The Rio Olympic Games got off to a shambolic and nervous start on Saturday, with organizers apologizing to angry fans kept waiting for hours at security checkpoints to enter venues while, outside, shootings and bomb scares kept visitors on edge.
Athletes competed in front of empty stands early on the first day of full competition as spectators complained of missing their events while queueing for security clearance.
The morning after a dazzling opening ceremony, organizers admitted to dropping the ball, with only a few hundred spectators making their way into venues such as the gymnastics arena and the beach volleyball on iconic Copacabana beach.
Outside, lines stretched for several blocks as fans stood in full sun and security staff struggled. Organizers blamed a lack of coordination between security personnel, including the police, Games staff and private security firms.
Gymnasts performed in front of swathes of empty seats in an arena that can seat 13,500 people. The boxing venue also had many empty seats as the first professionals in Olympics history entered the ring.
"I don't believe it. It's absurd, ridiculous," said Rio resident Natalia Carvalho, 28, who missed seeing Brazilian gymnast and medal hopeful Arthur Zanetti compete on the rings as she waited with thousands of others to enter the Olympic park.
"It's a lack of respect for the fan that bought tickets. It's a shame," she said.
What should have been a celebration of the start of South America's first Olympics turned into a damage-control operation, with Games spokesman Mario Andrada vowing an immediate improvement.
2016 Rio Olympics - Tennis - Olympic Tennis Centre - Rio de Janeiro, Brazil - 06/08/2016. People wait in line for beer.
"We apologize for everybody standing in line outside the venues," he told reporters. "Within the next hours we will be in much better shape."
At the tennis center, where former world number one Ana Ivanovic played in front of virtually empty stands in the first round, fans had to wait more than 20 minutes to buy water.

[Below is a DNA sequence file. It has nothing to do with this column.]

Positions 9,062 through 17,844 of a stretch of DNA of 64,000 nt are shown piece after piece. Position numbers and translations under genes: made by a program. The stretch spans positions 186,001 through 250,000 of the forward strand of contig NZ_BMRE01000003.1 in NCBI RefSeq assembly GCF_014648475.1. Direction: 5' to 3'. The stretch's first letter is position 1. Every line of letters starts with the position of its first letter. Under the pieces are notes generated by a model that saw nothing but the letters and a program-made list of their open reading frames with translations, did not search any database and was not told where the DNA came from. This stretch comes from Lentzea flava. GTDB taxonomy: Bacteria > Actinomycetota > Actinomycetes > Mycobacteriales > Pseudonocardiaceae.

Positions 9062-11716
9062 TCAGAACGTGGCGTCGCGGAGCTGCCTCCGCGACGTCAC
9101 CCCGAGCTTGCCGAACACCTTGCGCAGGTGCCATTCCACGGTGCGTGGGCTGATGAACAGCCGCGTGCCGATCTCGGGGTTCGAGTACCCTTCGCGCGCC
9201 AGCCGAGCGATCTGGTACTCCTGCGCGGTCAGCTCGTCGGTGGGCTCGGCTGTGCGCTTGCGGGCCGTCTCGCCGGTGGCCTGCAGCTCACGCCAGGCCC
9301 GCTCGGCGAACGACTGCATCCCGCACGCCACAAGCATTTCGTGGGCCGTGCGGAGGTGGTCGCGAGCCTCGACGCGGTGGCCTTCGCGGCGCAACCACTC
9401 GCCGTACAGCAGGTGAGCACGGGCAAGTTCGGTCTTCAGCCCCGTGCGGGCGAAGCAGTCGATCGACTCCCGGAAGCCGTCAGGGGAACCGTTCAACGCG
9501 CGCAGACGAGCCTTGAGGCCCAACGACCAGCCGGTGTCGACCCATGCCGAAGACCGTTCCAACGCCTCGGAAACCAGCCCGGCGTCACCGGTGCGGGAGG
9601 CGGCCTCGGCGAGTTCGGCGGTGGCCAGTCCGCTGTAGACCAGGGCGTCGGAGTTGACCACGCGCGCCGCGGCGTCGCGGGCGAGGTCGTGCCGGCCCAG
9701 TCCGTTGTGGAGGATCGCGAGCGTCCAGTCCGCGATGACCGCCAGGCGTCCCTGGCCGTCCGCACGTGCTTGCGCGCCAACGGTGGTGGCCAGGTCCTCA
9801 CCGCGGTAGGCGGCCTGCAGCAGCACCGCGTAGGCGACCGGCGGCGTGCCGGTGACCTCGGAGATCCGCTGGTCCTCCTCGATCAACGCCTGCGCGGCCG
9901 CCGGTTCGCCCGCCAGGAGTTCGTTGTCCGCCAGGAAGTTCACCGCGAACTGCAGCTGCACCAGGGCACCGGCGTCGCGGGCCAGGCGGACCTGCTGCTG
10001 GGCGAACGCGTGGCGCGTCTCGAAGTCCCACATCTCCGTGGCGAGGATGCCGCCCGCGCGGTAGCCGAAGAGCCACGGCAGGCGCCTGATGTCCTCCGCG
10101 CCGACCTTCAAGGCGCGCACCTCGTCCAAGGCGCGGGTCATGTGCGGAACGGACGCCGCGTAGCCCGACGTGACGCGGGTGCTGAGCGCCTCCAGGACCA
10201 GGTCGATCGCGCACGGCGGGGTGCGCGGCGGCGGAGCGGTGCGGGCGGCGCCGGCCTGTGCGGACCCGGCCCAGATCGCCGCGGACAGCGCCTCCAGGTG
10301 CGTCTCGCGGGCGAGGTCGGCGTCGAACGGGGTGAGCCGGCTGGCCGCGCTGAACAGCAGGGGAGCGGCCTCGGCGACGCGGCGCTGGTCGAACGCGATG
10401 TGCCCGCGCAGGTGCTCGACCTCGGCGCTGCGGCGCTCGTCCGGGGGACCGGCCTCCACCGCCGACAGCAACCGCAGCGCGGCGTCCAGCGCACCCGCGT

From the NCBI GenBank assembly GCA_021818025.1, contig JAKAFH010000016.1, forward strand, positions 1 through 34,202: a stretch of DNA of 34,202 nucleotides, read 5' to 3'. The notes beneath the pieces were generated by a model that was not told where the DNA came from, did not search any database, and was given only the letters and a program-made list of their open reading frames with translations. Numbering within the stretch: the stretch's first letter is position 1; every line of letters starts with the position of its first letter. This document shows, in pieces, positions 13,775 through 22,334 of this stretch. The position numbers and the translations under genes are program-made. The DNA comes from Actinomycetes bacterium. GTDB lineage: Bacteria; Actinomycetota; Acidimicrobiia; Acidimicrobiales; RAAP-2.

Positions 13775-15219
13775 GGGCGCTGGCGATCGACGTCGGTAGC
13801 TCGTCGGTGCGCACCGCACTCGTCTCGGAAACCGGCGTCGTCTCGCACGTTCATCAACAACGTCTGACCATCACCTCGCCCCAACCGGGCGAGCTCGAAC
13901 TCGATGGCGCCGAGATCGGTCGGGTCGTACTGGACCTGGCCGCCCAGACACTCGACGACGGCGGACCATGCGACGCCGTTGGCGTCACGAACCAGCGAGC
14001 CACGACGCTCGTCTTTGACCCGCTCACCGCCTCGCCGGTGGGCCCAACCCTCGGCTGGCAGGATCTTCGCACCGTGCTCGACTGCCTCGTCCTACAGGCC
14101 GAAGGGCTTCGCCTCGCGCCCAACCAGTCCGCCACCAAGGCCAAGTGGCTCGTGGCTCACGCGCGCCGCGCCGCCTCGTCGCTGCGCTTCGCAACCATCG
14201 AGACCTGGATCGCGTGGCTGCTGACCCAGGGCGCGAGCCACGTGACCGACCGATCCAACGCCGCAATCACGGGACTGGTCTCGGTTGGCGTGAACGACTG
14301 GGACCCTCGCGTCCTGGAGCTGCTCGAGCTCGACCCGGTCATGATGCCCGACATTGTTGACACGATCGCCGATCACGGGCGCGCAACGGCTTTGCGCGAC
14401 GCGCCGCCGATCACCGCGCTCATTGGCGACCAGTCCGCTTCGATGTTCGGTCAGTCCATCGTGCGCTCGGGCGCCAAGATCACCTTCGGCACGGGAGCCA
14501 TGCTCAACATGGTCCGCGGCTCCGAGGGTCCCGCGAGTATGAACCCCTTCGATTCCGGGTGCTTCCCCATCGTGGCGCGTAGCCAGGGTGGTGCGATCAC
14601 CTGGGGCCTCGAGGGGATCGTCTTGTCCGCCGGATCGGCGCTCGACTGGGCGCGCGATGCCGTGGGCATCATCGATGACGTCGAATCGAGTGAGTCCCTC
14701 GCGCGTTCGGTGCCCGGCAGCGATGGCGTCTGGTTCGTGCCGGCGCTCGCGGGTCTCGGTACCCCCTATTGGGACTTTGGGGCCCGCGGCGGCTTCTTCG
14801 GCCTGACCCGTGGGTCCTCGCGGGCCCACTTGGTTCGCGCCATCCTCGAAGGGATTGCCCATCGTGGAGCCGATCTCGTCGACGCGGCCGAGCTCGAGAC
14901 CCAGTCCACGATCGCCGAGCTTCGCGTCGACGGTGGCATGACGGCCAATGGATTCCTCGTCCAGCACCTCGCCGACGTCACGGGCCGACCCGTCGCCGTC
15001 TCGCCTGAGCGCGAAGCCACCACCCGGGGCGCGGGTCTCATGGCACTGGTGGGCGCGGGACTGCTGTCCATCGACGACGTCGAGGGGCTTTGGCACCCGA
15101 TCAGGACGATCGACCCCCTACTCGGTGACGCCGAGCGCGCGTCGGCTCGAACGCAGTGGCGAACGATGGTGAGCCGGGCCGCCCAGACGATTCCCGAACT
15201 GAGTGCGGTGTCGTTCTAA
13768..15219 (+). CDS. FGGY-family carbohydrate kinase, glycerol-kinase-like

Spectators encountered similar situations at the rowing and the rugby venues as temperatures hit 32 degrees Celsius (90 degrees Fahrenheit).
Security has emerged as a top concern after a string of killings, kidnappings and robberies in recent days.
Spectators leaving the Olympics opening ceremony at the famed Maracana stadium on Friday night were confronted by the body of a 22-year-old man shot dead by police in the street.
Police said the man had robbed several people in the area, but did not give further details.
A 51-year-old Brazilian woman was also shot dead during a robbery on Friday in the renovated "Marvelous Port" area meant to be a main attraction for Olympic tourists.
That came a day after police confirmed that a man sitting in a car had killed a suspect who tried to carjack his luxury automobile in the main Olympic area of Barra. The Russian consul denied media reports that the man was a consulate employee.
On Saturday, a bomb squad carried out a controlled explosion of an unattended bag, believed to belong to a homeless man, near the finish line of the men's cycling road race on Copacabana's sweeping boulevard.
There have been several controlled blasts in recent days as organizers have tightened security around venues, amid concerns the Games could be a target for militants.
Brazil detained 12 people for suspected links to Islamic State last month. It says the risk of an attack is minimal, with authorities having deployed 85,000 police and military to guard the Games, roughly twice the number at the 2012 London Olympics.
Lorie Schmetterling, who traveled from Moorestown, New Jersey with her husband Eric to cheer on their daughter Laura, a U.S. rower, was disturbed to learn about the bomb scare a few hundred meters from where she was staying.
An agent of the bomb squad in protective clothing stands in the area near the finishing line of the men's cycling road race at the 2016 Rio Olympics after they made a controlled explosion, in Copacabana, Rio de Janeiro, Brazil August 6, 2016.
"You hear all these terrible things about how it is going to be and then you get here and it seems fine," she said. "Then this happens and you feel it, you go on high alert again."
Journalists covering equestrian events in the Deodoro Olympic zone got a fright on Saturday when a stray bullet cut through the plastic roof of the equestrian media center. The bullet flew above the head of the New Zealand team's media attache, according to the team's chef de mission, Rob Waddell.
No one was injured in the incident. The equestrian venue is sited next to a military complex, though police are still trying to discover who fired the bullet and from where, a spokesman for the Rio 2016 organizing committee said.
Other robberies and thefts have targeted tourists and media in Rio. Some 500,000 foreigners are expected to pass through the city during the Games that run until Aug. 21.
Three Swedish tourists were briefly kidnapped on Wednesday by an armed man as they pulled off on a highway near a slum to take photos. They were quickly released unharmed after the gunman checked the photos they took.
Drug gangs in Rio do not allow anyone to take photos or video of the areas where they operate, for fear of having their faces seen by police.